The tail rotor puts a lot of load on the belt, which causes it to stretch. The opposite side of the belt goes slack and slaps against the inside of the tailboom. This will especially be a problem when performing aggressive pirouette maneuvers.

Diagram 3

Greasy Belt

The most important thing that a heli pilot can do is keep the tail belt well lubricated, which does an excellent job of nulling the triboelectric effect. Grease against grease has no triboelectric difference. Lubricate all four surfaces of the belt. Experiments indicate that a good lubricant is more effective than graphite products selected for conductivity.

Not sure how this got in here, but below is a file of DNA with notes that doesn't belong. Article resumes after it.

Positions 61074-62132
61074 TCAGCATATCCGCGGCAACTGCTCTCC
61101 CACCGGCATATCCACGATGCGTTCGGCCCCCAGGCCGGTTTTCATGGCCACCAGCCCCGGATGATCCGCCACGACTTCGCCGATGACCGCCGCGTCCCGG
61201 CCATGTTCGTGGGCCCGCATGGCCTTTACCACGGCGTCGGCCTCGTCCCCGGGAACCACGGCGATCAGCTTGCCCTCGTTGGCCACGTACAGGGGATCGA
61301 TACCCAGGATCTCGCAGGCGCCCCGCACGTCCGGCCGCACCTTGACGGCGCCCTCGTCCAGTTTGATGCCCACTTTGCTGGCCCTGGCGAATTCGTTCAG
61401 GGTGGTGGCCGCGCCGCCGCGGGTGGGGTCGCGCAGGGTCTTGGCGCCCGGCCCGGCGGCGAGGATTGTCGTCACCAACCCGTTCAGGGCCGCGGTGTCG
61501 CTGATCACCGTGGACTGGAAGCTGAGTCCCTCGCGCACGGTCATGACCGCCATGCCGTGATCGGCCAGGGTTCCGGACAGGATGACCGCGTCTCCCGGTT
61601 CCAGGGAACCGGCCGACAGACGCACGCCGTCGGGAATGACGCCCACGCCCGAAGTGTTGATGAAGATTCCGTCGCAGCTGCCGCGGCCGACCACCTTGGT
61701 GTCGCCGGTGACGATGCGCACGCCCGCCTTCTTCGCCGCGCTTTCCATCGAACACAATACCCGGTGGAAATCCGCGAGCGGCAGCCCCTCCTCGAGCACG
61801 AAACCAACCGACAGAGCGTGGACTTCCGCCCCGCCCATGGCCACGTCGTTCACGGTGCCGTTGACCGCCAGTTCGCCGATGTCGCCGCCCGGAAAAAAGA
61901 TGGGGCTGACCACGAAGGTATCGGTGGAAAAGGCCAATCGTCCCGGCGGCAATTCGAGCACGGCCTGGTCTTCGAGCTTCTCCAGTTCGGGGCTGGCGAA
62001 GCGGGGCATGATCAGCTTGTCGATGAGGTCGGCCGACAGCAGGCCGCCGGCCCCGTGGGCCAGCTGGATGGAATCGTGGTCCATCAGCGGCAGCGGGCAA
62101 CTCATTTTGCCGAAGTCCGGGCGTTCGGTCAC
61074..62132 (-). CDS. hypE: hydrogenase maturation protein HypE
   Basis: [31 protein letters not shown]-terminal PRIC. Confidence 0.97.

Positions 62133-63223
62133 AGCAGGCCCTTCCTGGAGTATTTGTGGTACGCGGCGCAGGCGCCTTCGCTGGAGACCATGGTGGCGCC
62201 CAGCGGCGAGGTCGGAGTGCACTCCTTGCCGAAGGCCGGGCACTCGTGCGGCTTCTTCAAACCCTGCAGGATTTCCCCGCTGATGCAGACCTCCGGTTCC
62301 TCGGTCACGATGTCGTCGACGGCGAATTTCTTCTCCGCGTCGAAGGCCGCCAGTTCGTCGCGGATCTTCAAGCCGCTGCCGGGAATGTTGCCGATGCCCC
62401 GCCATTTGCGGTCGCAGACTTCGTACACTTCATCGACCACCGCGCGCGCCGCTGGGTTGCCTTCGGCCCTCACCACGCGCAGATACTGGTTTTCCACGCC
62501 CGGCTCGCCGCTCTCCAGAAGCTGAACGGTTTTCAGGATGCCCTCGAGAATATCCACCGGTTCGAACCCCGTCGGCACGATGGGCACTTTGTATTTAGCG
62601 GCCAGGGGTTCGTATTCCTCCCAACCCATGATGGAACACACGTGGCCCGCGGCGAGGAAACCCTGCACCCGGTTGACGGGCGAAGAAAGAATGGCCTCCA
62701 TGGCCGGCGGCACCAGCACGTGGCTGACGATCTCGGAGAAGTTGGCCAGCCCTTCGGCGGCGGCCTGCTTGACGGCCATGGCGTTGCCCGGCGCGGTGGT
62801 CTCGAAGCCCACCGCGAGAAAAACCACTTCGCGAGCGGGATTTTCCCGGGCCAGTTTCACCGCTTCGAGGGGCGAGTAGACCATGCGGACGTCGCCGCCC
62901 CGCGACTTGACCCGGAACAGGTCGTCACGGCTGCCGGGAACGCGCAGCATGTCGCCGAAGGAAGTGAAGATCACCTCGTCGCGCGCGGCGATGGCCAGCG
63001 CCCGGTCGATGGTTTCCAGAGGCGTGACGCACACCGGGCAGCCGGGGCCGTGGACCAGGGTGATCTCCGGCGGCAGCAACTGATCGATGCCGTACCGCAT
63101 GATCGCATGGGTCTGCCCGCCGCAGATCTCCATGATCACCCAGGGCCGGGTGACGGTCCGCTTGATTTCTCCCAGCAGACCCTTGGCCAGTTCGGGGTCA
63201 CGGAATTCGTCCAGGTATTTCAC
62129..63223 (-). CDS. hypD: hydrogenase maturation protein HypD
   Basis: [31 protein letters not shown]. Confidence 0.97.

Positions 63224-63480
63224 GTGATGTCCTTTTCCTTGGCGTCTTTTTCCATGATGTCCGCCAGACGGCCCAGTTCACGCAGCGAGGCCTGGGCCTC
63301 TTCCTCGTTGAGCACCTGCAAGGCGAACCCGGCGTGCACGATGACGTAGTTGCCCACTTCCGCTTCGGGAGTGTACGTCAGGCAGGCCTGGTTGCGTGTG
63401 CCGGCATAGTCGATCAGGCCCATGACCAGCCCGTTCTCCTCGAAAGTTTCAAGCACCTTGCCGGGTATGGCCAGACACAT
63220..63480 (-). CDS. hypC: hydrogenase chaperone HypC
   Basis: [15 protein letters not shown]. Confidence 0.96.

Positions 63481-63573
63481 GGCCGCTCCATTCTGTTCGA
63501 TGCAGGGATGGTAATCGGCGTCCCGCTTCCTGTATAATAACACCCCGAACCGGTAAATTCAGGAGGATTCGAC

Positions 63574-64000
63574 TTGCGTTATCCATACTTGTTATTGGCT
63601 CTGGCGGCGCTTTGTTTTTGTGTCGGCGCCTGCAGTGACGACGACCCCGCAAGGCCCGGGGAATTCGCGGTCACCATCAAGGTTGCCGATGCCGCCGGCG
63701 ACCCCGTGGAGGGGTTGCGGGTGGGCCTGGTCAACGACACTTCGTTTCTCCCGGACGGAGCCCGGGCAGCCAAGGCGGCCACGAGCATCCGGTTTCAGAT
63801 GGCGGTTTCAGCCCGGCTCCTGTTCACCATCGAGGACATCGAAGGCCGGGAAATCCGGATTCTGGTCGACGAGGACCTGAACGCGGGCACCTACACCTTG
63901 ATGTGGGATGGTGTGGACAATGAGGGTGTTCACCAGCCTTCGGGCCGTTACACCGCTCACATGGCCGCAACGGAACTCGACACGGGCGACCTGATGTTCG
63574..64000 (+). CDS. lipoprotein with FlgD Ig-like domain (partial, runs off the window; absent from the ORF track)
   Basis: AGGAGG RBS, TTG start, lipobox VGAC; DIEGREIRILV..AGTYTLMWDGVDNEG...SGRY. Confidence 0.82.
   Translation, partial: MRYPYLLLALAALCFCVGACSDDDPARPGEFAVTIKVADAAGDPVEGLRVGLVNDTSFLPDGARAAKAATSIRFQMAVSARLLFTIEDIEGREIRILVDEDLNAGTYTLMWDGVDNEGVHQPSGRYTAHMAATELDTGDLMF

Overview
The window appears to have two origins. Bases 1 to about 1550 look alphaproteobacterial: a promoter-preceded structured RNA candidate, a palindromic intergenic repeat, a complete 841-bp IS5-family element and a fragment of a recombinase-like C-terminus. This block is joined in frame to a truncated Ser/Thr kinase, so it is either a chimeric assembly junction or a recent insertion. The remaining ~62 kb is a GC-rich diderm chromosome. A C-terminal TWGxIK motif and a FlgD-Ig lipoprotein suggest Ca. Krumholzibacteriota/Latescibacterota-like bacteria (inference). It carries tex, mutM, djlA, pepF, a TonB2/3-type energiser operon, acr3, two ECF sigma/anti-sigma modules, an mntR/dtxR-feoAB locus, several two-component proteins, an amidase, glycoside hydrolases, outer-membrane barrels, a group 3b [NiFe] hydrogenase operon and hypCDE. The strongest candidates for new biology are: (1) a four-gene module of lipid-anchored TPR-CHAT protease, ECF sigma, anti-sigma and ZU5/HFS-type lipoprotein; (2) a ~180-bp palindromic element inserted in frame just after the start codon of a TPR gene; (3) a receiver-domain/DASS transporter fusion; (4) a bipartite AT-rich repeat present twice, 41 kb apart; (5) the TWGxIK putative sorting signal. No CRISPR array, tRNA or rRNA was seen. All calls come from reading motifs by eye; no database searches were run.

Another benefit of a lubricated belt is that it lasts much longer compared to a dry belt. For instance, a dry belt will try to climb the side walls of the pulley, resulting in most of the wear and tear that often leads to loose strands of belt material.

Use a dry silicon lubricant if you fly where dust is a problem. If you don’t like cleaning up the grease that gets thrown off the belt, reapply it. Lubricating the gears is also recommended for reduced static noise, quieter performance, and extended life.

Note that some lubricants, such as WD-40, are reported to be hostile to belt and pulley materials. Petroleum distillates are also a problem. Select the proper lubricant and be aware that propellants can be problematic.

Heli Ground: Tie It Together

Diagram 4 illustrates where the triboelectric effect generates static if the two separating surfaces are not lubricated. A carbon-fiber frame will accomplish most of the illustrated connectivity without the need for wires.